cular emphasis on the differential diagnosis and the im-
munohistochemical features of this rare tumor using the
cell proliferation marker Ki67, the p53 and the anti-
apoptotic protein Bcl-2.
A 14-year-old female with free medical history was re-
ferred to our clinic because of a 6-month history of pro-
gressive painful discomfort located to the anterior man-
dible. Oral examination showed a minimal expansion of
the labial cortex at the anterior parasymphysal area of
the mandible related to the incisors, canines and right
first premolar. Motility of the adjacent teeth was noted,
but the teeth were vital. There was no paraesthesia, the
overlying mucosa was intact and no regional lymph
nodes were palpable. Orthopantomogram revealed an
irregularly-shaped radiolucency without sclerotic bor-
ders, in the anterior mandible extending from the right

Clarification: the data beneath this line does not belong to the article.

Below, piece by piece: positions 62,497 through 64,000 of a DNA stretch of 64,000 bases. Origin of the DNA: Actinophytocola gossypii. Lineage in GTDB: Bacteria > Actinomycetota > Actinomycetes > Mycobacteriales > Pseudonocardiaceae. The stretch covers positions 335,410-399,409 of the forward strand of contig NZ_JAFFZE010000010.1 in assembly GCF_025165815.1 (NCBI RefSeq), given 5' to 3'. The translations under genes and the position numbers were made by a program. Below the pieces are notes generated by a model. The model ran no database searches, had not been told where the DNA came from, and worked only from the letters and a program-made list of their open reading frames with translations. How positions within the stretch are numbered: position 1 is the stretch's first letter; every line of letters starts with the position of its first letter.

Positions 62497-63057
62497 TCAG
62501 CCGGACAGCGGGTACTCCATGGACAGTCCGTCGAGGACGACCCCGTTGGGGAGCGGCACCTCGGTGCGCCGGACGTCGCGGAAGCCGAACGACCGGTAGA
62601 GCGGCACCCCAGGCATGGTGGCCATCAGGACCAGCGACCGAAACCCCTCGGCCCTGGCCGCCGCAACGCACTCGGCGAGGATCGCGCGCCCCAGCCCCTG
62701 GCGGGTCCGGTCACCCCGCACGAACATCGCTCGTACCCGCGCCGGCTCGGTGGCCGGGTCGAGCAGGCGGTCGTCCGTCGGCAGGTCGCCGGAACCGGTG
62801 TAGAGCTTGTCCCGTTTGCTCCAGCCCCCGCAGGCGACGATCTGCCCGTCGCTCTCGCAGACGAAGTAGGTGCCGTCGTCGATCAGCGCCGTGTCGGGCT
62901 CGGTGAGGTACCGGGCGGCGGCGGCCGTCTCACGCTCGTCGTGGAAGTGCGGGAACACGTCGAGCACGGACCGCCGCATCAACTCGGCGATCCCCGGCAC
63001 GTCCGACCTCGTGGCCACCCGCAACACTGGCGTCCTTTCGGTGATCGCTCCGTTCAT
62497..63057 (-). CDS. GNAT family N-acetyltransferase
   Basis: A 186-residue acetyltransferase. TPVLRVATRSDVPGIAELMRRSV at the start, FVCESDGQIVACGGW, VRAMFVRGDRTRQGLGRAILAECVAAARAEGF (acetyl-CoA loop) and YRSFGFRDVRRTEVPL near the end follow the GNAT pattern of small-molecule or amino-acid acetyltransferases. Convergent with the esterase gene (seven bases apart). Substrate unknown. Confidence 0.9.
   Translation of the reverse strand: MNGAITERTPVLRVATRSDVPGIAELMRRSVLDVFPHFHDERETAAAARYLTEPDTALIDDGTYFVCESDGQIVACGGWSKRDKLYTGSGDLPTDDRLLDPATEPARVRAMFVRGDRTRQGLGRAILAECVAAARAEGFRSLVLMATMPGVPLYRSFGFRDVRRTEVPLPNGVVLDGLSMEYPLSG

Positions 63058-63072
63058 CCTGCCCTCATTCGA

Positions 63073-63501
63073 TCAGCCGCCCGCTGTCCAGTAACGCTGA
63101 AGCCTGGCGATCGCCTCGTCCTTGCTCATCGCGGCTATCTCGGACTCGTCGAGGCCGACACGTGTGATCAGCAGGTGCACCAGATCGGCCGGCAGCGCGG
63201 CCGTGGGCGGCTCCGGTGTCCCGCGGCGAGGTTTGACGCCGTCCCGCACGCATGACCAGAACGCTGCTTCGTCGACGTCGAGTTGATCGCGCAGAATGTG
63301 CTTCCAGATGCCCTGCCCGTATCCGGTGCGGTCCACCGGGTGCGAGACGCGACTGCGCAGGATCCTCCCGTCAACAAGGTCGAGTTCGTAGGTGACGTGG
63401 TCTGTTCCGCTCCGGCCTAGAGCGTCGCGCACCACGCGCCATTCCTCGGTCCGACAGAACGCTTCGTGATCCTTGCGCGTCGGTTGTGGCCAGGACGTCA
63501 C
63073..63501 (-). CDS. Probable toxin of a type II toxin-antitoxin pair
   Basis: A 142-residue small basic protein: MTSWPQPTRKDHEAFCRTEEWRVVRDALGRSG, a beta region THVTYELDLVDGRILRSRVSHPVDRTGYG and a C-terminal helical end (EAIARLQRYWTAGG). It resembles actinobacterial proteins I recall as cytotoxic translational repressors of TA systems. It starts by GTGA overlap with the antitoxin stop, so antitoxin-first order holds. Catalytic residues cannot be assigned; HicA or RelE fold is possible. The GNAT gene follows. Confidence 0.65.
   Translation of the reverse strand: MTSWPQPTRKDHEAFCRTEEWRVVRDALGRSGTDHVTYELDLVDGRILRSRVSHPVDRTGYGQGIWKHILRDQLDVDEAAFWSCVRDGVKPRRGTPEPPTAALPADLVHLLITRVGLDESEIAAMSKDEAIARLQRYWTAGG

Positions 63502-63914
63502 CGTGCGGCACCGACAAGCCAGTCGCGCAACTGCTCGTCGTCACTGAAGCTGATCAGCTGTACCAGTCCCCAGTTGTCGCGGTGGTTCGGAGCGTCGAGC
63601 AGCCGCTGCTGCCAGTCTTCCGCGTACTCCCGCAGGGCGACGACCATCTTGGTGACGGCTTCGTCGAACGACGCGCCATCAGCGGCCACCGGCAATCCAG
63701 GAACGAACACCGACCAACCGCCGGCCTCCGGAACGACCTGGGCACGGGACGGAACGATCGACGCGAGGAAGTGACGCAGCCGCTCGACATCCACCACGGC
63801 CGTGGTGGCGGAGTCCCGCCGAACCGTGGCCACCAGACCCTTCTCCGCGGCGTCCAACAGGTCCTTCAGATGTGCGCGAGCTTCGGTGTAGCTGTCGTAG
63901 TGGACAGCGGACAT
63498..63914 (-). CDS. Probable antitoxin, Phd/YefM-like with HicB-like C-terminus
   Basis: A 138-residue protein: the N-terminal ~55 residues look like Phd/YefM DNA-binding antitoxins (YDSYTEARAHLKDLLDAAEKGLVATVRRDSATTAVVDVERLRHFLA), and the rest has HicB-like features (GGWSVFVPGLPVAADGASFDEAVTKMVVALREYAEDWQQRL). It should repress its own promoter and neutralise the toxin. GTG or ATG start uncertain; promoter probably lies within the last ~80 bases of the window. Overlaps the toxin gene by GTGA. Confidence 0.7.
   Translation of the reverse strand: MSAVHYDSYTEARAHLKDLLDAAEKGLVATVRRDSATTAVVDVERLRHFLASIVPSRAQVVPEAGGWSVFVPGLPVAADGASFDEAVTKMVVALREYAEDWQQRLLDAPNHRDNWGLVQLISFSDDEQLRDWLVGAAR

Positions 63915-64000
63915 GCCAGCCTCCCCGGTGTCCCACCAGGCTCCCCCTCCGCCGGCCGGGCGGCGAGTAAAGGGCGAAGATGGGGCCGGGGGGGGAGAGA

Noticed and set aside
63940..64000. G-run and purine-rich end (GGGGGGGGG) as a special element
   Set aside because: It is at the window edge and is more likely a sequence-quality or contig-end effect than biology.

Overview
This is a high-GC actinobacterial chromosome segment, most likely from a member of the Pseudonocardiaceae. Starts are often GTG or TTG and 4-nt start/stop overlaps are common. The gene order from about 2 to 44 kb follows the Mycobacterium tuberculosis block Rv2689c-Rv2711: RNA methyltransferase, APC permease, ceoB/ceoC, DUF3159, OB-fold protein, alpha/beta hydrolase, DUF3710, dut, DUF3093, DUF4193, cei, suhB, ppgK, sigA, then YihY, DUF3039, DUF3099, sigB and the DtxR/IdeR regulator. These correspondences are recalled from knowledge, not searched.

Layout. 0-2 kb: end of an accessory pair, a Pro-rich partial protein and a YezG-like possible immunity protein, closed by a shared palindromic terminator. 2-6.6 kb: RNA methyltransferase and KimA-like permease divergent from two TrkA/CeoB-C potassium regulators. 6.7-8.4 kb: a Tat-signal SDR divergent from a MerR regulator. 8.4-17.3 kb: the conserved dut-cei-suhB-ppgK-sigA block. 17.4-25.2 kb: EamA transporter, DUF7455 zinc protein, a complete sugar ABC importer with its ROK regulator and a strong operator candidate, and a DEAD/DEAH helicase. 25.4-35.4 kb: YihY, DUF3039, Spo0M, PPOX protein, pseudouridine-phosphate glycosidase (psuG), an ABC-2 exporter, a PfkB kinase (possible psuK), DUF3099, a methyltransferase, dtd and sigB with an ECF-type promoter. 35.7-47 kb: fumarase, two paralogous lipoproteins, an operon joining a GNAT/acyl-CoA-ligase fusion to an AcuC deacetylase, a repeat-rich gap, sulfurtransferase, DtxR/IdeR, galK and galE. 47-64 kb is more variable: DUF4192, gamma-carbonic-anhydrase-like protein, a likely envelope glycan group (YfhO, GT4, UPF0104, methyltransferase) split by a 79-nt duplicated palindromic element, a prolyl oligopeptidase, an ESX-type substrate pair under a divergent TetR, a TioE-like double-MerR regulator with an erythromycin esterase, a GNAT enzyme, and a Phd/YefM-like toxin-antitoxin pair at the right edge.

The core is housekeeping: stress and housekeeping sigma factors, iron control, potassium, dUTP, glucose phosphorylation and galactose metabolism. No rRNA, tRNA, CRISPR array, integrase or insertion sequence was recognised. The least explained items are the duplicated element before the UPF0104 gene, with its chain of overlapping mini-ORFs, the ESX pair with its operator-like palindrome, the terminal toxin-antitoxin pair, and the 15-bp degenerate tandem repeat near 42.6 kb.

first premolar to the left canine and from the alveolar
E. Chrysomali et al. / Open Journal of Stomatology 1 (2011) 207-211
crest to the body of the mandible producing root dis-
placement, but not resorption (Figure 1(a)). Computed
tomography scan (Figure 1(b)) showed a radiodense le-
sion with a peripheral rim of calcification perforating
both labial and lingual cortices centrally and expanding
the labial cortex peripherally.
The histopathological examination, after an incisional
biopsy, showed benign osteoblastic tumor consistent
with osteoblastoma. An en bloc resection of the tumor
was decided under general anaesthesia. The gross biopsy
specimen consisted of a relatively compact mass of red-
dish to brown friable tumor tissue with irregular surface,